"One of the difficulties that we have heard from our customers in IT is that they really require direction from their legal department," says Fortiva's Armstrong. "One of the problems that they face is legal not making a stand on what the retention policy will be."
"Attorneys have to be a lot more knowledgeable in IT," adds Chris O'Brien, vice president of operations for the litigation services division at Xerox, explaining that lawyers have not always understood the intricacies of retrieving data from different storage formats.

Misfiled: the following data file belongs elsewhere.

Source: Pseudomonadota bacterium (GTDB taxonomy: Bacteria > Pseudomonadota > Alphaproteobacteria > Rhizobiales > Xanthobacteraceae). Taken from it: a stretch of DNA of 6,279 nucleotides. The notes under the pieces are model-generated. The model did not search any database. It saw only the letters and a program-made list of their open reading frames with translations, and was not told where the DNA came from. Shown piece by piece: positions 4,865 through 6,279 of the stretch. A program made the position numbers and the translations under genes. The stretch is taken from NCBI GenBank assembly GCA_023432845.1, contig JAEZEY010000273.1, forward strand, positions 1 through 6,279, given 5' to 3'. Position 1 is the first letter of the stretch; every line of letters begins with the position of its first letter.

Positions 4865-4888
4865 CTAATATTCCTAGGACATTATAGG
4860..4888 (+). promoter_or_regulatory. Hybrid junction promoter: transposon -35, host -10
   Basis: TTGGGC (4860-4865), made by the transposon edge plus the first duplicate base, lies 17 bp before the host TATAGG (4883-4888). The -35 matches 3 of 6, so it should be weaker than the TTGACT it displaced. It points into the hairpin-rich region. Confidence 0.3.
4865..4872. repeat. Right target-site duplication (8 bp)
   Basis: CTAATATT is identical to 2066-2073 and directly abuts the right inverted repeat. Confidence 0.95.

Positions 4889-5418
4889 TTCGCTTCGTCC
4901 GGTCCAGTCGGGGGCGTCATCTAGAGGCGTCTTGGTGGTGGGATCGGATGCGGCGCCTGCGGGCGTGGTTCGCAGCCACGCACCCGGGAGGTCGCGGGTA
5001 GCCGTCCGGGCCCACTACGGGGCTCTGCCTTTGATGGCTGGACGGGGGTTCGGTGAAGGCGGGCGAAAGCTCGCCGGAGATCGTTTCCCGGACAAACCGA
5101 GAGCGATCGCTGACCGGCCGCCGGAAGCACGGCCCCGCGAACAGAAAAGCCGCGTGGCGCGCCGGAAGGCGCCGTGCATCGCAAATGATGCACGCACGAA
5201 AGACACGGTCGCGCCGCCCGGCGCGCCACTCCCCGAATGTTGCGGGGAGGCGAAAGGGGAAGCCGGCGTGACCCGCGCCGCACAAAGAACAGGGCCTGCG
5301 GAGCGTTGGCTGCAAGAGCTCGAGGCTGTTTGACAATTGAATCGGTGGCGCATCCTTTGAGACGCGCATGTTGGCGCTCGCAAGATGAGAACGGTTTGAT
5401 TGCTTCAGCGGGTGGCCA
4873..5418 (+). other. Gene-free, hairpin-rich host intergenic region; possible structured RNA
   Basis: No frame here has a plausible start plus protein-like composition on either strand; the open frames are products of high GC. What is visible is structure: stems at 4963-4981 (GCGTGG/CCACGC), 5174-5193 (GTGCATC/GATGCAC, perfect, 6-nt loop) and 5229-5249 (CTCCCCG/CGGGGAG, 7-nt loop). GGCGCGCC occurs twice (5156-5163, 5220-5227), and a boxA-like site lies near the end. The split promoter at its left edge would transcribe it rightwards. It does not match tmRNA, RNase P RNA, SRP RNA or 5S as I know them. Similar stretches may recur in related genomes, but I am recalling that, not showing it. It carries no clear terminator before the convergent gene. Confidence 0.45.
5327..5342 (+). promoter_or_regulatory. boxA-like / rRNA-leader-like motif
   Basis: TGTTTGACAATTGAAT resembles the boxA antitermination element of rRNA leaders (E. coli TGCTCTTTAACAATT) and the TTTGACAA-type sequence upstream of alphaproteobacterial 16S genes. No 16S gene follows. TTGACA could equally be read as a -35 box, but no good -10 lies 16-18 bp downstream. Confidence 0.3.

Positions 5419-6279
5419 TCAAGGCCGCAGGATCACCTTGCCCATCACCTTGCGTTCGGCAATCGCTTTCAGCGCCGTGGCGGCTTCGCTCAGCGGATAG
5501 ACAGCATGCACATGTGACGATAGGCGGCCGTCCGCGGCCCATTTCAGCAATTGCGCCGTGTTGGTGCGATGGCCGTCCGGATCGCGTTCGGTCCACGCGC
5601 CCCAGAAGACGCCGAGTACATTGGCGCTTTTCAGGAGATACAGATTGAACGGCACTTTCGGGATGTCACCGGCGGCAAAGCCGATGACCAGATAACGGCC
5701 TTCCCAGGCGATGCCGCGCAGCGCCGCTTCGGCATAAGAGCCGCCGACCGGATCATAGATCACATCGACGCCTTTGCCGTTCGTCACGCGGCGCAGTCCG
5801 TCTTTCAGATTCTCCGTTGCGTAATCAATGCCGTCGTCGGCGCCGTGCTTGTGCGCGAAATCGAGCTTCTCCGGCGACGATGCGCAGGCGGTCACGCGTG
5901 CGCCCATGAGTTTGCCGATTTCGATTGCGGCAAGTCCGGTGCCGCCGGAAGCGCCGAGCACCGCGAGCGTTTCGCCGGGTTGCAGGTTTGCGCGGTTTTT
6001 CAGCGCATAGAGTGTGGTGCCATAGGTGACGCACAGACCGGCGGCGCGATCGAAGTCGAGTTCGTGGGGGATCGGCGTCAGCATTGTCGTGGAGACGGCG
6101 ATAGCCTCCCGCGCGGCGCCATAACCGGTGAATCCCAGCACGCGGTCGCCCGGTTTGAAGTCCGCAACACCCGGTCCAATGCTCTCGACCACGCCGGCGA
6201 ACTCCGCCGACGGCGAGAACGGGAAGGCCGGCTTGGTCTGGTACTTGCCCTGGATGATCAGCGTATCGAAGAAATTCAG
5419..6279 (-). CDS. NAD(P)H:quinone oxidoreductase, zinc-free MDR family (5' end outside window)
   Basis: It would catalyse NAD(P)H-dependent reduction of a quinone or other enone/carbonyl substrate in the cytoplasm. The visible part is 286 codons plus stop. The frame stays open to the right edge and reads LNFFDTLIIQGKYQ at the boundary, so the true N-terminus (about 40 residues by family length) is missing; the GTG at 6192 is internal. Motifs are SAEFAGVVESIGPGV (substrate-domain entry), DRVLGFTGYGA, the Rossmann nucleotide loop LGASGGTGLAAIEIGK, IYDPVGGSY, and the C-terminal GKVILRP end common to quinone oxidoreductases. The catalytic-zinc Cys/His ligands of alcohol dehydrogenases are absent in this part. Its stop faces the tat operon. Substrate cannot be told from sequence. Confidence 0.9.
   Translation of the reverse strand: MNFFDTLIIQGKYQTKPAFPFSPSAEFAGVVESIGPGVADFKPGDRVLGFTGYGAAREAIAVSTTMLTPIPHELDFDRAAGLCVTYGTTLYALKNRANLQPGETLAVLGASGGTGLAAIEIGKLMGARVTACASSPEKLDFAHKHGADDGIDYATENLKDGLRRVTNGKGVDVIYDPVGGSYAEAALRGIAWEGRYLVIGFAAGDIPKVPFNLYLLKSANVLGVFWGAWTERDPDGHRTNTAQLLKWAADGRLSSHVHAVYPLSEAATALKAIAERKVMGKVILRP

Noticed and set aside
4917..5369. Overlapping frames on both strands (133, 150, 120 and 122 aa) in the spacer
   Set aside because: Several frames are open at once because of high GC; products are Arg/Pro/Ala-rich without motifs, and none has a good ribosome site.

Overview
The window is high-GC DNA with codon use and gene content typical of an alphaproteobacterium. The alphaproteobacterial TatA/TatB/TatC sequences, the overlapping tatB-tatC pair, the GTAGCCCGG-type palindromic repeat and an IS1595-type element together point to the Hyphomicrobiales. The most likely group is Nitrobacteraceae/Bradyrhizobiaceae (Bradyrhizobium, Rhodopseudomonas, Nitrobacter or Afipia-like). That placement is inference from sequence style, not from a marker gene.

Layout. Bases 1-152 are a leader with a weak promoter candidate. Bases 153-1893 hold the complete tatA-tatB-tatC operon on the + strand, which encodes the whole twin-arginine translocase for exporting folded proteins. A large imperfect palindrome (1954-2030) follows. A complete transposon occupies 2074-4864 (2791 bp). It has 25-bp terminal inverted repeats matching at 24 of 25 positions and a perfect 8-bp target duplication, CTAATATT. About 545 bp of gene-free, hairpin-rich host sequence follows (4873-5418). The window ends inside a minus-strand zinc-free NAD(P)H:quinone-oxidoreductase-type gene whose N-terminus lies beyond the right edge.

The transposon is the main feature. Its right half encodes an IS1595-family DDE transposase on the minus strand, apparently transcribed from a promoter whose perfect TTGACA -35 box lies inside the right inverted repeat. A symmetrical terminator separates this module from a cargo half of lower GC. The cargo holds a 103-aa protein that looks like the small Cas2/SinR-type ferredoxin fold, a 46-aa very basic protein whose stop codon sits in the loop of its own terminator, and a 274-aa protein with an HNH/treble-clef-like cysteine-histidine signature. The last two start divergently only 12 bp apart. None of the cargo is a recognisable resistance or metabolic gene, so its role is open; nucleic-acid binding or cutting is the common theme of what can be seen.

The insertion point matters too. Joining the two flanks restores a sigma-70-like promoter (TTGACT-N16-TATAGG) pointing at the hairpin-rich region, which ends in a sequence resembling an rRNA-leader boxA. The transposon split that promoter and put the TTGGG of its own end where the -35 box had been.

Despite this degree of skepticism from O'Brien and Armstrong, Allman feels that many of his fellow lawyers are going out of their way to become more tech-savvy in the face of the FRCP amendments. "There are many instances where legal departments have been permitted to hire lawyers with technology expertise and e-discovery experts," he says.
Don't Brush The Amendments Under The Carpet